You need a desk. Any flat surface can work. Test out your kitchen or dining table. Don’t limit yourself to traditional desks. Side tables, card tables or accent tables may work perfectly in your space. An ironing board makes a good surface because it’s adjustable; you can lower it while sitting and raise it when standing. If you stand while you work, a washer/dryer will do. You can also grab boxes or plastic tubs storing holiday decor (leave the ornaments inside) and stack them to make an impromptu table. Berliet says one option is to purchase a collapsible table that you can fold up after you’re done working from home and later use for spare seating at family gatherings. Another hack from McGreevy: “That mini-fridge your kid brought home from her college dorm when her university closed — it’s perfect for stashing lunch, drinks and snacks that you can easily grab while you’re stuck on your fourth dial-in call of the day.”
You need light. In the perfect scenario, your makeshift office is near a sunny window with curtains or blinds to shield you and your computer screen from glare. Remember that if you are lit from behind, no one can see you during a videoconference. If you poach lamps from other places, you may need to swap out bulbs (soft white is best) or diffuse the light in some way. It may take some experimentation to find the best location for a lamp. Start with the light next to you, and then move it behind and in front. See what you like best. Night owls who don’t want to disturb others might consider an inexpensive headlamp; McGreevy bought one online for $15.
You need power. Your best friend in this scenario is a surge protector with lots of outlets. If your workspace isn’t close to an electrical outlet, avoid the temptation to string multiple extension cords together. If you must use an extension cord, buy a heavy-duty one suitable for outdoor use. This minimizes the chance of overheating.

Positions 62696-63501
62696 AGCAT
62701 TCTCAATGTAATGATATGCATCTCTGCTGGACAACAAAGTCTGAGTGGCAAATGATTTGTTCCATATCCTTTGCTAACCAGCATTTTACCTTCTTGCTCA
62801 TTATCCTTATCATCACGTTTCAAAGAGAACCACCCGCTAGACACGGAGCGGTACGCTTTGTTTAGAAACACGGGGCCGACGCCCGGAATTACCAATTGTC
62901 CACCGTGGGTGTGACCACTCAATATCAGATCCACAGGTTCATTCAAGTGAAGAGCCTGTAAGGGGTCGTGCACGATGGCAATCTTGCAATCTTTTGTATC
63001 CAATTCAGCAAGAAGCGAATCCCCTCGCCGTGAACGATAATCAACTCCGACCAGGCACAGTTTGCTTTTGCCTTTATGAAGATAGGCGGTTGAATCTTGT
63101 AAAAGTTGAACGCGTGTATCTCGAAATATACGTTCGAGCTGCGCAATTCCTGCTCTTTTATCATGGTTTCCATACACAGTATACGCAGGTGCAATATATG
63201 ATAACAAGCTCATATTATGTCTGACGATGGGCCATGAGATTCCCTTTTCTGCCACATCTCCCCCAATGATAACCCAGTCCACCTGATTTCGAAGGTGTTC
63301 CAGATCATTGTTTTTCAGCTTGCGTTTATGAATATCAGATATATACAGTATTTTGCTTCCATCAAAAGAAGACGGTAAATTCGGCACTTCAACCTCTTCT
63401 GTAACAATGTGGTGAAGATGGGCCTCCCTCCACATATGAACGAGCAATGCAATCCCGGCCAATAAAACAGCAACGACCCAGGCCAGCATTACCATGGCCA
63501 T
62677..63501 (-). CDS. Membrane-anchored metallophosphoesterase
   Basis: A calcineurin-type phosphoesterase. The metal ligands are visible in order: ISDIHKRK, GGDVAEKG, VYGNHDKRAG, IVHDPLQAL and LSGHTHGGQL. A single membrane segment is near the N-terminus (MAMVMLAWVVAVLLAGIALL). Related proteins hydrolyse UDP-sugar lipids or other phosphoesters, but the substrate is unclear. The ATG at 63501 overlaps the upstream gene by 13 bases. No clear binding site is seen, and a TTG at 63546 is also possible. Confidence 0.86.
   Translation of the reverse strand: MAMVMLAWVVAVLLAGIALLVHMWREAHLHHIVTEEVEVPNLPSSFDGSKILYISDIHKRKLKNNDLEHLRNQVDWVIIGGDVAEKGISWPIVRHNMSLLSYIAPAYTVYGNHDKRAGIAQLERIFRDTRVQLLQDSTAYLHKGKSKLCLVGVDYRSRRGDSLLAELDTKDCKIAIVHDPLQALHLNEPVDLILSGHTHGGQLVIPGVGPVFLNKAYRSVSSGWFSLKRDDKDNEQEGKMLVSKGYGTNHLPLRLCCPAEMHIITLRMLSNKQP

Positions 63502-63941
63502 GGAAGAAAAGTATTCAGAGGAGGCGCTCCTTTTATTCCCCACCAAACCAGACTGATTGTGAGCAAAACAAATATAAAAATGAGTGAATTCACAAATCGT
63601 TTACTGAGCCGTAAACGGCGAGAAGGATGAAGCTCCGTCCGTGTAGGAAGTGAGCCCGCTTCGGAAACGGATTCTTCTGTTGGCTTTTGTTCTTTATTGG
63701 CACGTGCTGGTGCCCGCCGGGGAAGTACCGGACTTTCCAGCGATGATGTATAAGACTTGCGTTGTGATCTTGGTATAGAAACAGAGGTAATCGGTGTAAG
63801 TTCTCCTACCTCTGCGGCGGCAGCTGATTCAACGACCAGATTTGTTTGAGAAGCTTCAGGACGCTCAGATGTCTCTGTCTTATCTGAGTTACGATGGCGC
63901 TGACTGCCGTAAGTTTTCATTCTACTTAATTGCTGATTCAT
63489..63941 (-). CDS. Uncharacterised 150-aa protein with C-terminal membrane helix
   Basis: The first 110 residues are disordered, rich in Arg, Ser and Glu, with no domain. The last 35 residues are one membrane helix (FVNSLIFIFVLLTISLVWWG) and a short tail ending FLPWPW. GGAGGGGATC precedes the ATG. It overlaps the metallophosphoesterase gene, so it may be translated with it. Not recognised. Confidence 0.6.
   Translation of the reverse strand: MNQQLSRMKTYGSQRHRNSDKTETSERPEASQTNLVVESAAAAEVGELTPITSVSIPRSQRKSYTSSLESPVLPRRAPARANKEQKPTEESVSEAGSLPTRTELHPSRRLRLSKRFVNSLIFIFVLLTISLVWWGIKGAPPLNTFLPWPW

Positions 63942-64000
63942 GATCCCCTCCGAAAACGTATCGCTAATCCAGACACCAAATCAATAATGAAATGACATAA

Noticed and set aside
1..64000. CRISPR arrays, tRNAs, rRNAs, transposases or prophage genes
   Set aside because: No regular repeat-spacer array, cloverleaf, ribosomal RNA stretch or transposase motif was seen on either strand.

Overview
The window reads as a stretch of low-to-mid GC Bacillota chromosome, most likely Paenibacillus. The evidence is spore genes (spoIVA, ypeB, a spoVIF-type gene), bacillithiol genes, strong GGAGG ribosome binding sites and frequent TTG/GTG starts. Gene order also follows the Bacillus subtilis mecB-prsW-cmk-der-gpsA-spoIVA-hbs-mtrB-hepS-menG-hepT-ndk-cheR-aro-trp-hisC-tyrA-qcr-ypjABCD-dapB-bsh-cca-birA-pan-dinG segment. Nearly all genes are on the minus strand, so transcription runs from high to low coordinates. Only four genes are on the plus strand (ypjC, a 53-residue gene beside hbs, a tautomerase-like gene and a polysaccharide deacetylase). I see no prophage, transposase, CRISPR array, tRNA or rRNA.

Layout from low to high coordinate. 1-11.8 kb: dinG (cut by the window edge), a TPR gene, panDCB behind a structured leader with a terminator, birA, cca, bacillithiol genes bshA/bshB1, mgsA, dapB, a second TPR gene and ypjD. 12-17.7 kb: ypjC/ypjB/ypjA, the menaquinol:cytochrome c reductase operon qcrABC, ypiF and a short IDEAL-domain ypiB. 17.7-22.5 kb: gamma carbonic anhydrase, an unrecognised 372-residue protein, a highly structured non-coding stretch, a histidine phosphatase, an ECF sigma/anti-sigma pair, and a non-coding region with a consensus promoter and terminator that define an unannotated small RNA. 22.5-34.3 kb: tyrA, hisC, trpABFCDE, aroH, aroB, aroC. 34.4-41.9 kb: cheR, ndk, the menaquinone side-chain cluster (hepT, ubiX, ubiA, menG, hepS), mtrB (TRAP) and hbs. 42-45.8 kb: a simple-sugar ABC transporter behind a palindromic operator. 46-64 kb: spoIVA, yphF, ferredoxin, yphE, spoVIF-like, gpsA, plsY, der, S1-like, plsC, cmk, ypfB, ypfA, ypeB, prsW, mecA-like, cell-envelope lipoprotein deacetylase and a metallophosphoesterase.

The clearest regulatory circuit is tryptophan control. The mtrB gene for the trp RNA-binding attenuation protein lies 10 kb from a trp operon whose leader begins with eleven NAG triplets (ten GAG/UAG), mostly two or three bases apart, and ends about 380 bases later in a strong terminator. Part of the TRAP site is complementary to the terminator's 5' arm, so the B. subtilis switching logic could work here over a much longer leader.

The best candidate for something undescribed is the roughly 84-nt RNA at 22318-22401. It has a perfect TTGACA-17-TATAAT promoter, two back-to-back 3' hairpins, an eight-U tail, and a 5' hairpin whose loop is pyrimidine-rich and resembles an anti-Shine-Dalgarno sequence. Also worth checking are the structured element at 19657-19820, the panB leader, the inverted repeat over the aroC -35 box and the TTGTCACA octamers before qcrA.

You need the right setup. Even if you create the perfect workspace, all of it is a waste if it’s not ergonomically correct. You must have a setup that allows you to align your posture to work long periods without injury, Culver explains. Start from the top down.
Set the screen at or slightly below (no more than 20 degrees) eye level. Use books or boxes to prop it up. Next, elbows should be at a 90-degree bend and your keyboard at elbow height with minimal bend in the wrists. This is where things gets tricky with a laptop. For most of us, if the screen is at eye level, the keyboard is going to be at the wrong height. If you can borrow a free-standing monitor or are tech-savvy enough to connect to a little-used TV, use it as the screen. Or it may be worth it to buy a detachable keyboard, which is about $30.
When sitting, hips need to be higher than knees and feet flat on the floor. Lumbar support is critical. Roll up a towel and use it for support. Want something a bit firmer? Try a water bottle or a foam pool noodle (just don’t let the kids see you chop up their pool toy). To find the right placement, sit in the chair with hips touching the back rest. Place the support in the small of your back. If you can slouch or slump, then it’s in the wrong spot. Adjust as needed. Once you get it into position, you can tape it to your chair. Because sitting is the position that puts the most load on your spine, it’s important to take a minimum 10-minute standing break every two hours.
You need to stay positive. “My best advice is go easy on yourself, ” McGreevy says. “It’s difficult to get comfortable with all the bits and pieces in the correct spot. Remember, it takes time. It may not be perfect, but it’s also temporary.”